A great hands-on assist can make all the difference to a yoga student. It can be a communication tool for the kinaesthetic learners, it can give a relaxation to held tension and it can help students to have more awareness of their proprioception and alignment. But what if we want to assist without touch?
Some people don’t want to be touched, for various reasons. For example if a student is home with a baby attached to her all day, hands-on touch might be the last thing she wants. Another student may feel that touch is distracting.
Beginner students may feel strange about being in a new class. Sometimes students are ticklish or they just don’t know the teacher well enough to feel comfortable with an assist. These are all great reasons to use consent cards, so that students can decide.
There are also times when students would love to receive touch, but the teacher is not up for giving hands-on assists. For example a teacher can be feeling out of balance and low in energy due to illness or a full schedule.
Sometimes a teacher is so busy watching the safety of an advanced pose that they don’t have time to assist, or they are leading a quick flow class that has everyone moving so fast they find it hard to connect. Just like every yoga class we take is unique, every instructor has unique teaching experiences too.
Other Reasons to Assist Without Touch:
- Student feels resistant or uncomfortable
- Tension increases during assist,
instead of student “sinking into a pose”
- Student indicates not wanting assists
- Any pain or discomfort for student or teacher
- New yoga student who is already sensitive about being new
- Teacher’s attention is needed for the entire class
- Student or teacher feeling rushed, tense, or out of breath
- Recipient of assist moves out of a pose quickly
- Student had a previous assist that caused injury or discomfort
- Recent or triggered trauma
When our intuition or our instincts tell us to assist without touch we still want our students to feel attended to. I have come up with a list of how I assist without touch. Feel free to add your points in the comments below.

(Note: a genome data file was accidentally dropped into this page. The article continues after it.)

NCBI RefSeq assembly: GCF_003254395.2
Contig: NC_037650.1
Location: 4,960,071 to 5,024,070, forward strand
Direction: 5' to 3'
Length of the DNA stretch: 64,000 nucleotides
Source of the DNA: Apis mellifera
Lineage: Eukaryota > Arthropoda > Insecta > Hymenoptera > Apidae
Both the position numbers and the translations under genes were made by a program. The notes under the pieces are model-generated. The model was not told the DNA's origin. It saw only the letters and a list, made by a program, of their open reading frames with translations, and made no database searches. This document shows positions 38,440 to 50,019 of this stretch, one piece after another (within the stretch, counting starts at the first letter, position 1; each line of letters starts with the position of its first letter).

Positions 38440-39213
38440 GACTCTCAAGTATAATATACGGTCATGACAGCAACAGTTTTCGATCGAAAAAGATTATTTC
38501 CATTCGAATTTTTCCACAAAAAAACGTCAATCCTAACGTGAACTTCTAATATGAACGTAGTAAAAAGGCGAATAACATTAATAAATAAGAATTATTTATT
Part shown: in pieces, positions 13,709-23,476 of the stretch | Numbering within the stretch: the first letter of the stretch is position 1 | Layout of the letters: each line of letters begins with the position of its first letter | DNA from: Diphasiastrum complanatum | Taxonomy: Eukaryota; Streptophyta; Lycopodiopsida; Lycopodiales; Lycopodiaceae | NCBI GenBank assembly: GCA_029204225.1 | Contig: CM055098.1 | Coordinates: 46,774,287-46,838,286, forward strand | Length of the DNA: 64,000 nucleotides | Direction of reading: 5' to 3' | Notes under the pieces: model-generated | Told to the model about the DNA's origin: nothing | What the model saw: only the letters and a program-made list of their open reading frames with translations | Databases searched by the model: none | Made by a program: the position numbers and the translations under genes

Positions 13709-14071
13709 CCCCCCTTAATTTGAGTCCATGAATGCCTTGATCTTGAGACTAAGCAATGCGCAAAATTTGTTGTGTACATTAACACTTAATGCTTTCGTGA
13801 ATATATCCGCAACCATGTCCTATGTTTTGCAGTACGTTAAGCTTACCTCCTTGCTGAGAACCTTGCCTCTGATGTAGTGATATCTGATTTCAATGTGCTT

Five Ways to Assist Without Touch
Our audible breath offers an assist. Students hear teachers breathing and mimic us. When our breath is calm and lengthened, our students will feel the intention we are giving as we walk around the room.
Blocks, bolsters, and straps are the props we typically turn to. Don’t forget the wall, chairs, cushions, blankets, balls, sandbags, and sometimes other students. These objects provide a type of feedback to the body.
Partnering is especially helpful when we know our students, as some new yogis find partnering adds stress to the class experience. Partner yoga poses can give the benefits of hands-on assists in a situation where students are open to touch, but the instructor doesn’t have enough time to get to everyone.
We show yoga poses all the time, and this is a type of assist. We can show the entire class a pose at the front of the room or we can quietly move next to a student who looks puzzled and show the pose to bring clarity and understanding.
4. Verbal Cues
The words that we use when describing a pose, or a feeling that we would like to convey in the pose can be very powerful. For example, in relaxation pose: “Relax your entire body, imagine you are on a warm beach and the sand is contouring to your body and giving you all the support you need”.
5. Self-Directed Assists
Hands-on assists that students can do for/to their own body in a pose. I’ve incorporated this into yoga from my Thai Yoga Massage trainings. We try out certain massage techniques on ourselves, so I started incorporating a similar approach into postural assists. It can be as simple as asking students to massage their hamstring muscles before a seated forward fold. “Touching ourselves” can bring up an awkward feeling for some students, but it’s a wonderful way to encourage people out of their comfort zone, taking one more little action step toward self-love.
Every yoga style approaches hands-on assists uniquely. No matter what the style, hands-on assists are intimate, so they can cause discomfort or bring up a lack of confidence for both new and experienced students or teachers.
Whether offered with or without touch, assisting is an art form that all yoga teachers can learn with practice.